4. Incorrect UFH controls

Although an error in how the controls are set won’t damage your system, it will prevent your underfloor heating from delivering warmth effectively. 'Trying to control the system like an old-fashioned radiator central heating system (where the heating comes on for a couple of hours in the morning and a couple of hours in the evening) will end up with a patchy setup that doesn’t seem to work very well,' says Matt from Robbens.

Instead, running the system continuously will result in better performance and help with preventing underfloor heating not working. The temperature in each of the zones where UFH is installed should be regulated by its own individual thermostat. Once the floor surface is up to the correct temperature, its radiant heat will continue to warm the space throughout the day, without continuing to run the boiler. 'By only running the UFH for a few hours a day, it won’t have time to warm the floor up to enable the rooms to be heated,' adds Matt.

5. Problems with the screed

white kitchen with island, ceiling beams and tiled stone flooring

(Image credit: Future PLC/Colin Poole)

Unlike with electric underfloor heating, if you have underfloor heating not working from a water-based system and the sand and cement screed was laid without the pipes being properly pressurised, it’s possible that the screed may be obstructing the pipework. This means the warm water flowing though the pipes to heat the floor above will struggle to flow through. During the installation phase, make sure that the screed is left to cure and dry properly without the system being turned on. Cool water should be running through the pipes when this happens.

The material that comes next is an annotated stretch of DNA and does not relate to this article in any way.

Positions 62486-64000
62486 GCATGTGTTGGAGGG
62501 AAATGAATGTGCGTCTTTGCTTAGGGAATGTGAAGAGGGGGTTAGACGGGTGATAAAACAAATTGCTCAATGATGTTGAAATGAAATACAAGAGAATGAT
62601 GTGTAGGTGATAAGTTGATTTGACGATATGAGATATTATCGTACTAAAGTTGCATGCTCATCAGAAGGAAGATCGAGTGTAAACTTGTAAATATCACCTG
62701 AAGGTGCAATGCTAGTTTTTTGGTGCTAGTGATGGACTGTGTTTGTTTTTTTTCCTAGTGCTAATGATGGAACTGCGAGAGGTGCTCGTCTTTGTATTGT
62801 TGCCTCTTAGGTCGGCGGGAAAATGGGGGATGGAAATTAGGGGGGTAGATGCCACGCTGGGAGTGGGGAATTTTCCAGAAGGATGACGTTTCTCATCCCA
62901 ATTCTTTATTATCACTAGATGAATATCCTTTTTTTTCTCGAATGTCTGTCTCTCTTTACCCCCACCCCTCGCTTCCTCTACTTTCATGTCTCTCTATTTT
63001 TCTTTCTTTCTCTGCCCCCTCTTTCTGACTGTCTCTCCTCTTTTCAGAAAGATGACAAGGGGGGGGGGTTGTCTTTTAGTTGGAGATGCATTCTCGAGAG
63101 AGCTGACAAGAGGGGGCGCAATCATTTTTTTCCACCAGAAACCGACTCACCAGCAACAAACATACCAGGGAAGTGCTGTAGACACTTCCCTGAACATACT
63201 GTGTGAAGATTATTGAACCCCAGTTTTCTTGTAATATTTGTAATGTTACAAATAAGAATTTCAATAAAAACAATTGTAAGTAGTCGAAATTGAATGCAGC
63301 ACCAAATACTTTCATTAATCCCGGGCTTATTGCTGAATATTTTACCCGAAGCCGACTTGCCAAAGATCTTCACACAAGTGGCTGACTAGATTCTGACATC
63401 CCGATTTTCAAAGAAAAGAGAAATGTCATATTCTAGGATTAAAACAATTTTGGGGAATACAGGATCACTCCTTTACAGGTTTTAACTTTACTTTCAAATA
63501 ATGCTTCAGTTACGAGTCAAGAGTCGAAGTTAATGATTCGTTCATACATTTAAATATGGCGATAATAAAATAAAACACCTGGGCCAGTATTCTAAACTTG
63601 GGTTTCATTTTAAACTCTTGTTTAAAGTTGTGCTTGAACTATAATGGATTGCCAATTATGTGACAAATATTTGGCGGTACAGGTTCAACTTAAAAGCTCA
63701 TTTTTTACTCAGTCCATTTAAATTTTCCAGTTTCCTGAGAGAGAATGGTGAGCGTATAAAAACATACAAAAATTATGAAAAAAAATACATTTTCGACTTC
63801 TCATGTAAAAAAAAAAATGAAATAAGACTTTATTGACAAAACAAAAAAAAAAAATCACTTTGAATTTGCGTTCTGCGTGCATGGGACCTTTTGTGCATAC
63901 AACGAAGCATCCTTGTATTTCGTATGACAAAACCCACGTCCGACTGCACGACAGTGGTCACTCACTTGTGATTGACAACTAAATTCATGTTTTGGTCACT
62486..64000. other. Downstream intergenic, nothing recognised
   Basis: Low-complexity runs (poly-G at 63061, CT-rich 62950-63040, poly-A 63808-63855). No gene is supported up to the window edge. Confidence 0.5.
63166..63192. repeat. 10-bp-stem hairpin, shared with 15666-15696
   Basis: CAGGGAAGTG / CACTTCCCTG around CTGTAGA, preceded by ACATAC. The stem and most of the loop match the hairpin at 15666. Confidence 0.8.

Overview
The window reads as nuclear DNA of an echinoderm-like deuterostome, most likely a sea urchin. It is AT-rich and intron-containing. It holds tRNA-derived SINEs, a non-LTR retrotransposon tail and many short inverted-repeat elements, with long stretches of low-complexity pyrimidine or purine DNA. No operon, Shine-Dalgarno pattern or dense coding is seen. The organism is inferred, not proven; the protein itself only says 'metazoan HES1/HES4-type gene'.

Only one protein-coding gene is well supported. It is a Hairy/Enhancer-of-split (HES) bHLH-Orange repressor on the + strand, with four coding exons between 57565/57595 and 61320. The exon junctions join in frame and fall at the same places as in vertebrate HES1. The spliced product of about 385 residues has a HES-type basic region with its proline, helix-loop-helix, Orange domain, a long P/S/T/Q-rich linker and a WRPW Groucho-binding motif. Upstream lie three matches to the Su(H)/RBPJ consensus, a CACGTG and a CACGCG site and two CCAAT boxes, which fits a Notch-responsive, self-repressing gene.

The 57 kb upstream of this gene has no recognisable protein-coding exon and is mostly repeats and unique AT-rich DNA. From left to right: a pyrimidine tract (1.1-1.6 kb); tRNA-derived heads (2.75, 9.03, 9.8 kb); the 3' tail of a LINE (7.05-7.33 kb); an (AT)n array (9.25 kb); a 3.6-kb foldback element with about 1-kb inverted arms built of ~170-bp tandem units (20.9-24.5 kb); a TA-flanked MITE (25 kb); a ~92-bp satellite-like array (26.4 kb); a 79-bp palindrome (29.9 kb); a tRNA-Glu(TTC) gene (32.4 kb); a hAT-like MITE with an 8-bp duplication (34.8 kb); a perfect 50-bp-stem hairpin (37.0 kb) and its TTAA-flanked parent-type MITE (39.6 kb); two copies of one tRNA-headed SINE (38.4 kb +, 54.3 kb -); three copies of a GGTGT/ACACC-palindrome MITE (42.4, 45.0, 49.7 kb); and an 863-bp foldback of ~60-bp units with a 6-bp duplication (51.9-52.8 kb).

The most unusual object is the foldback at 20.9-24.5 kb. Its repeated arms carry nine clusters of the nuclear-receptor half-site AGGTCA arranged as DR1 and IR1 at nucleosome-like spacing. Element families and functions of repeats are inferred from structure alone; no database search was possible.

Issues with screed can be difficult to rectify once this layer and the floor finish above go down. If you engaged the services of a professional heating engineer for the installation, you should request that they come back to resolve the issue, which may mean that the screed needs to be re-laid entirely. Note that you won't get these issues with electric underfloor heating systems, like those at The Underfloor Heating Store.

6. Trapped air

white kitchen with island, grey cabinetry and tiled stone flooring

(Image credit: Future PLC)

This problem of underfloor heating not working occurs with water-based underfloor heating. If air gets caught in one of the underfloor conduits and gets stuck, it’ll have a knock-on effect on the rest of the system. Taking the correct steps during the installation phase can help to overcome the potential for this issue occurring.

Do not fill the pipes with water from the boiler filling loop, as this will push the flow of water through your pipes too quickly and trap air. When your system is filled, water should be flushed right through the network of pipes so you can see it flowing in through one end and out at the other.

Once the system is installed and your floor finish has been laid, bleeding the system to release some of the air and water that’s trapped can help to alleviate this issue. Your supplier can provide a detailed guide as to how this is carried out with your unique system.

Rebecca Foster

Rebecca Foster started her journalism career in Bangkok in 2013, where she worked on the in-house editorial team at a luxury homes magazine. Since then, Rebecca has contributed to numerous property and interiors titles in the UK and Southeast Asia. She re-located to London in 2015 to work at one of the country’s leading self-build and home renovation magazines. In 2017, she left her job to split her time between freelance journalism and teaching yoga.